The U.S. Navy has a serious problem. After a decade and a half of focusing on supporting land wars, its basic ability to sink other ships is seriously lacking. To reverse that trend, the sea service wants to buy the new Long Range Anti-Ship Missile (LRASM)—and it wants it ASAP.
Admiral Harry Harris, commander of the U.S. Pacific Command, wants the Navy to put LRASM into service ASAP to counter surface threats in the Chinese, Russian, and North Korean navies. In comments to the Senate Armed Services Committee, Harris LRASM as a "great capability we need to bring online fast."
For decades, the U.S. Navy relied upon the Harpoon missile as its primary ship killer. Introduced in 1977, Harpoon could fly to ranges of 67 miles at sea-skimming altitudes, cruising just above the waves to decrease radar detection range. On impact, Harpoon would smash into an enemy ship, detonating a 468-pound high explosive warhead with devastating effect. Harpoon was adapted to ships, aircraft, and submarines, and is used throughout NATO navies and allies such as Japan.
While Harpoon was a great missile for its time, the end of the Cold War and the lack of any competing navies meant the United States had little interest in upgrading or replacing it. A focus on land wars since 9/11 further delayed the upgrades to the Navy's anti-ship firepower. But now it's 2016, and suddenly the People's Liberation Army Navy—the official name of the Chinese Navy—has new ships quickly rolling off the assembly lines. China built 44 destroyers, frigates, and corvettes in just the last 10 years—and that's not counting other surface combatants, an aircraft carrier, submarines, amphibious ships, and the ships of the China Coast Guard.
LRASM, the Navy's next great hope, is basically an anti-ship cruise missile. The ship version is launched from the Mk.41 missile silo, standard on all U.S. Navy destroyers and cruisers. Rising on a pillar of flame and smoke, a rocket booster carries LRASM to a pre-set altitude, whereupon it is ejected and the missile's turbofan engine kicks in. A pair of wings pop out of the missile's flanks to steer it.
LRASM's range is currently classified. It's actually based on an Air Force missile, the (JASSM-ER), which has a range of at least 500 miles. It also packs a 1,000 pound warhead, more than twice that of the Harpoon.
LRASM is first guided by the ship that launched it, then by satellite. The missile is jam-resistant and can carry on even if it loses with the Global Positioning System. As part of the targeting system, the missile can be set to fly to a series of waypoints, flying around static threats, land features, and commercial shipping. LRASM can detect threats between waypoints and navigate around them. If it decides it would be entering the engagement range of an enemy ship not on the target list, LRASM will fly around the ship, even skipping waypoints that might lie within enemy range and going on to the next one.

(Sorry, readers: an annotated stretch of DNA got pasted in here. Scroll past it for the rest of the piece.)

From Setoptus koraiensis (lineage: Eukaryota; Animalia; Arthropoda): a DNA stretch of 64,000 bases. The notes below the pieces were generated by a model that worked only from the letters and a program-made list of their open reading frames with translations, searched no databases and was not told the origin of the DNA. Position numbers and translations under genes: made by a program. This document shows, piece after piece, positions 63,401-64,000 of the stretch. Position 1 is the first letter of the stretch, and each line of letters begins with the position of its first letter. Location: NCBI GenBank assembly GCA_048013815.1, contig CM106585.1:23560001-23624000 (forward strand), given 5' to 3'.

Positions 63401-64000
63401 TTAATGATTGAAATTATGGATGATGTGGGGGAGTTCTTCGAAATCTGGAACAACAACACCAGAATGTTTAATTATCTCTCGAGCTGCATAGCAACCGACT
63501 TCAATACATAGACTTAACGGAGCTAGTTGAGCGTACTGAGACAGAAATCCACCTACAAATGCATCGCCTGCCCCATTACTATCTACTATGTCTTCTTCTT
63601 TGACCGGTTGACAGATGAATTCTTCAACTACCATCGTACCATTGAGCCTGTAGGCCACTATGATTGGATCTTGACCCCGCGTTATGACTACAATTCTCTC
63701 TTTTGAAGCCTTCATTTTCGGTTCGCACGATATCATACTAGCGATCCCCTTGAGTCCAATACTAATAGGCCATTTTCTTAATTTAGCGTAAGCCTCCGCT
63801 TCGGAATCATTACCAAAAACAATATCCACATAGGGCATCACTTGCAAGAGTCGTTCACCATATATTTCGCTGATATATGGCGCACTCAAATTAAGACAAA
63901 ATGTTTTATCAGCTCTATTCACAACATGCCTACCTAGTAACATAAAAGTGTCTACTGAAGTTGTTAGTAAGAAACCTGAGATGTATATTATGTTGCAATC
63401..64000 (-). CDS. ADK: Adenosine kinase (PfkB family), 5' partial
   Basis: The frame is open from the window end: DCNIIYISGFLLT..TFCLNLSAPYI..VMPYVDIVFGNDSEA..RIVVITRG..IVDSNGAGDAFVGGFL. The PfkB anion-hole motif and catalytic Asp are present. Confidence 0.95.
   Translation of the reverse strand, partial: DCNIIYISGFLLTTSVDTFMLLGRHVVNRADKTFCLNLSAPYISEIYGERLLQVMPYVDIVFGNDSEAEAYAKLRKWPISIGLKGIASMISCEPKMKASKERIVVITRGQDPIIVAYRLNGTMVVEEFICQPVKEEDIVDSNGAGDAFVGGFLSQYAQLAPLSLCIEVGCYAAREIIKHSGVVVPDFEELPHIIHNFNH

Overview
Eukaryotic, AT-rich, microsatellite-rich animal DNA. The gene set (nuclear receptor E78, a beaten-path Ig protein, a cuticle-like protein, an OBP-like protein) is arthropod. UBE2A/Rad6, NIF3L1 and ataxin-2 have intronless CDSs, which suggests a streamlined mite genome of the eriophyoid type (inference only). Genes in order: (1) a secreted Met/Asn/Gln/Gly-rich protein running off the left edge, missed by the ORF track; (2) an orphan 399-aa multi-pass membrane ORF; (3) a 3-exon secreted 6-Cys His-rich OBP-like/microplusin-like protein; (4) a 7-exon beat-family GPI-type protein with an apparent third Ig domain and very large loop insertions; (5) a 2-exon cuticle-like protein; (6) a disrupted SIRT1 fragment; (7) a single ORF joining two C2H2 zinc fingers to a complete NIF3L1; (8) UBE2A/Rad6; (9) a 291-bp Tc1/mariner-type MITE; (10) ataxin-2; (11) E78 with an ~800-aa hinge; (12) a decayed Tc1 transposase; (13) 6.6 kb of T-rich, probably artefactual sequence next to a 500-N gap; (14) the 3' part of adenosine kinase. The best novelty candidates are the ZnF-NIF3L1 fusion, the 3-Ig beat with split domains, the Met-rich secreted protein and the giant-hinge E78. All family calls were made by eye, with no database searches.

After locating the enemy fleet, it dives to sea-skimming altitude to avoid close-in defenses. LRASM then sizes up the enemy fleet, locates its target, and calculates the desired "mean point of impact"—the exact spot the missile should aim for, taking into account the accuracy of the missile—to ensure the missile does not miss. In most instances that is the exact center of the ship, with the angle of the ship in relation to the missile taken into consideration.
What really makes LRASM stand out is that all of this is completely autonomous. Human beings tell the missile where the enemy fleet is, which ship to strike, and a provide it with a continuous stream of data—the missile takes care of everything else. Using artificial intelligence, the missile takes data and makes decisions all on its own. Using AI and datalinks, multiple LRASMs can launch a coordinated attack on an enemy fleet.
Chinese and Russian missiles use raw speed in an attempt to shorten the defender's reaction time. The anti-ship missile, for example, accelerates to Mach 2.9 in the seconds before impact. By comparison, LRASM pokes along at below Mach 1. Its attitude: You don't have to outrun what you are smart enough to avoid.
LRASM will arm destroyers and cruisers of the US Navy, where they will fight for space in the vertical launch silos alongside , and surface-to-air missiles, ballistic missile interceptors, land attack missiles, and anti-ship rockets. While that makes fielding the right mix of weapons a little more complicated, it does offer more flexibility in offensive missions, meaning that a destroyer could carry anywhere between 0 and 96 LRASMs.
LRASM will also arm the F/A-18E/F Super Hornet, which will be able to carry two missiles, and the F-35C Joint Strike Fighter, which will also be able to carry two missiles. The Air Force's B-1 should be able to carry up to 24 LRASMs. JASSM-ER can also be carried on the B-2, B-52, F-15E Strike Eagle and F-16, so it's possible the LRASM could migrate to those platforms also.
The Navy plans to buy the first 24 LRASMs in 2017 towards a total of 464 by 2021, at a cost of roughly half a million dollar apiece. While Navy watchers have bemoaned the lack of a new anti-ship missile for years, it's finally here, and it appears to have been worth the wait. Now all it needs is a good name.